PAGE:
Representatives of United Nations member states meeting in Nairobi endorsed two crucial documents on Friday evening that will provide a set of trade and development issues to be tackled in the next four years.
It means the United Nations Conference on Trade and Development (UNCTAD) will be charged with advising policies related to implementing development targets reached by the UN, monitoring adoption of a recent climate change agreement as well as other decisions relating to trade and the financial discipline of states.
The two papers — "Nairobi Azimio" and "Nairobi Maafikiano" — appeared like a compromise deal reached after days of haggling and the delegates' refusal to adjust positions.
For developing nations like Kenya, UNCTAD, the UN's principal agency on trade, will be charged with advising them on how to localise recent global targets adopted by member states.
"UNCTAD should contribute, through its three pillars of work, to the implementation, monitoring and review of the 2030 Agenda especially the relevant targets in areas of trade and development and interrelated areas of finance, technology and investment across the Sustainable Development Goals," the delegates declared in the Maafikiano document.
The Azimiodocument, derived from the Swahili word for "vision", will act as a declaration of guiding principles for UN members on issues of trade.
The Maafikiano paper, on the other hand, refers to a set of obligations for each member state and UNCTAD itself.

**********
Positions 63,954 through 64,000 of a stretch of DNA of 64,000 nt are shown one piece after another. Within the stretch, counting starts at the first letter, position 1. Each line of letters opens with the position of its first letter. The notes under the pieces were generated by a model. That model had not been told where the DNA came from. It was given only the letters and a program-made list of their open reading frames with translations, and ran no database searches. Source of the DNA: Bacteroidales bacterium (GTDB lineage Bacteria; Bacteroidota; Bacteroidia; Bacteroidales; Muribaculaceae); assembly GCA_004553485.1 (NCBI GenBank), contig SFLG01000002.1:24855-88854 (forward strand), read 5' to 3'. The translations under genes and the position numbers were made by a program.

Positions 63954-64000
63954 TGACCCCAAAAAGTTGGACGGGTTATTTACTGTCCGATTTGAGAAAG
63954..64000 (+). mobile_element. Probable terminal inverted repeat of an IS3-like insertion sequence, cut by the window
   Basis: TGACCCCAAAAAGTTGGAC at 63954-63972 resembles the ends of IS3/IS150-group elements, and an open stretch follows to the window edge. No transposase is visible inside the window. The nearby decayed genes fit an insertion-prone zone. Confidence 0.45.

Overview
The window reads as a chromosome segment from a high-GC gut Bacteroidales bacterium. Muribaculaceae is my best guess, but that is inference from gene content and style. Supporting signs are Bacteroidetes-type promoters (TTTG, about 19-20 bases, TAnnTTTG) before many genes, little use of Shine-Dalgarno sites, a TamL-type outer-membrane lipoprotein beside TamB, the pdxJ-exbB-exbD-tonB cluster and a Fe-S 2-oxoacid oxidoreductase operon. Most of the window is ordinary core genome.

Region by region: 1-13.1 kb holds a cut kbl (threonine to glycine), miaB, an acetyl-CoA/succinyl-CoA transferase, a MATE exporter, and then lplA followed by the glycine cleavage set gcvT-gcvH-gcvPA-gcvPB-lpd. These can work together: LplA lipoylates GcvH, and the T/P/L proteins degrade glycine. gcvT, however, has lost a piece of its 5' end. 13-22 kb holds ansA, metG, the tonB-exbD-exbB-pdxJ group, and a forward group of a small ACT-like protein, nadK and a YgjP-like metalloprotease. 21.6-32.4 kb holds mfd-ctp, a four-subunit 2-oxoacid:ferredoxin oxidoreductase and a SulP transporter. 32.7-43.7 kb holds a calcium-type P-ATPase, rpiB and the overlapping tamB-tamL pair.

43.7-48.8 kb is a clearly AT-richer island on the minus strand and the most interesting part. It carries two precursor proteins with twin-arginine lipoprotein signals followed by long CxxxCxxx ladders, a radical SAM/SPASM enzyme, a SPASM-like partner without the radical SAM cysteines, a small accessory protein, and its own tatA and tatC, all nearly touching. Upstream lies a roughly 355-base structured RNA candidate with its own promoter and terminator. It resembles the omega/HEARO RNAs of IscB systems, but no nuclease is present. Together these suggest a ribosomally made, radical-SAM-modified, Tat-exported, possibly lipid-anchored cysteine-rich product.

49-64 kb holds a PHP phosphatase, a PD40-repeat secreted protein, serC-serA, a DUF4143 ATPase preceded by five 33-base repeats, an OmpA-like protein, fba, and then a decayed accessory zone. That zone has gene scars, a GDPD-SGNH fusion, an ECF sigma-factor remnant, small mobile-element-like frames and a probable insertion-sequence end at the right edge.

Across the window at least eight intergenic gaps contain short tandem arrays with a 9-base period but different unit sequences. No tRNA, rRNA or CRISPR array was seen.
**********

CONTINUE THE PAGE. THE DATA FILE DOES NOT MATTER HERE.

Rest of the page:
Delegates had generally agreed that the sustainable development goals (SDGs), a set of development targets agreed by the UN to be achieved by 2030, required great assistance from UNCTAD, especially for the poor nations.
These goals touch on improving the international system on trade as a way of alleviating poverty, supporting poor nations address environmental challenges as well as good national policies to ensure faster development.
While UNCTAD has traditionally been advising nations on policy areas to change in order to develop, the SDGs were only adopted last year and the agency had not been given a role to play.
The delegates also agreed that UNCTAD should mobilise additional financial resources for developing countries from "multiple sources."
The provision on SDGs had been pushed by the African group of countries and other developing and least developed countries. On Friday evening, the African group said it was happy about its adoption.
"We are pleased that this outcome will also address the capacities of members in policy analysis in trade, development, debt issues, and technology and sustainable development," said a statement read by a Namibian delegate on behalf of the African Group.
UNCTAD14 was meant to develop a consensus on actions needed to realise a number of global goals on development such as SDGs, the 21st Conference of the Parties to the UN Framework Convention on Climate Change reached last year in Paris, as well as the 10th WTO Conference held in Nairobi last year.
On Friday evening, Foreign Affairs Secretary Amina Mohamed, who also served as the president of the conference, said the documents represent a successful meeting.
"After vey many hours of negotiations, we were able, as members of UNCTAD, to adopt an outcome. We have two documents that we have adopted," said Ms Mohamed.
"It is a good day for Kenya, a good day for UNCTAD, a good day for the international community and a big win for multilateralism," she said.
(Editing by Beatrice Obwocha)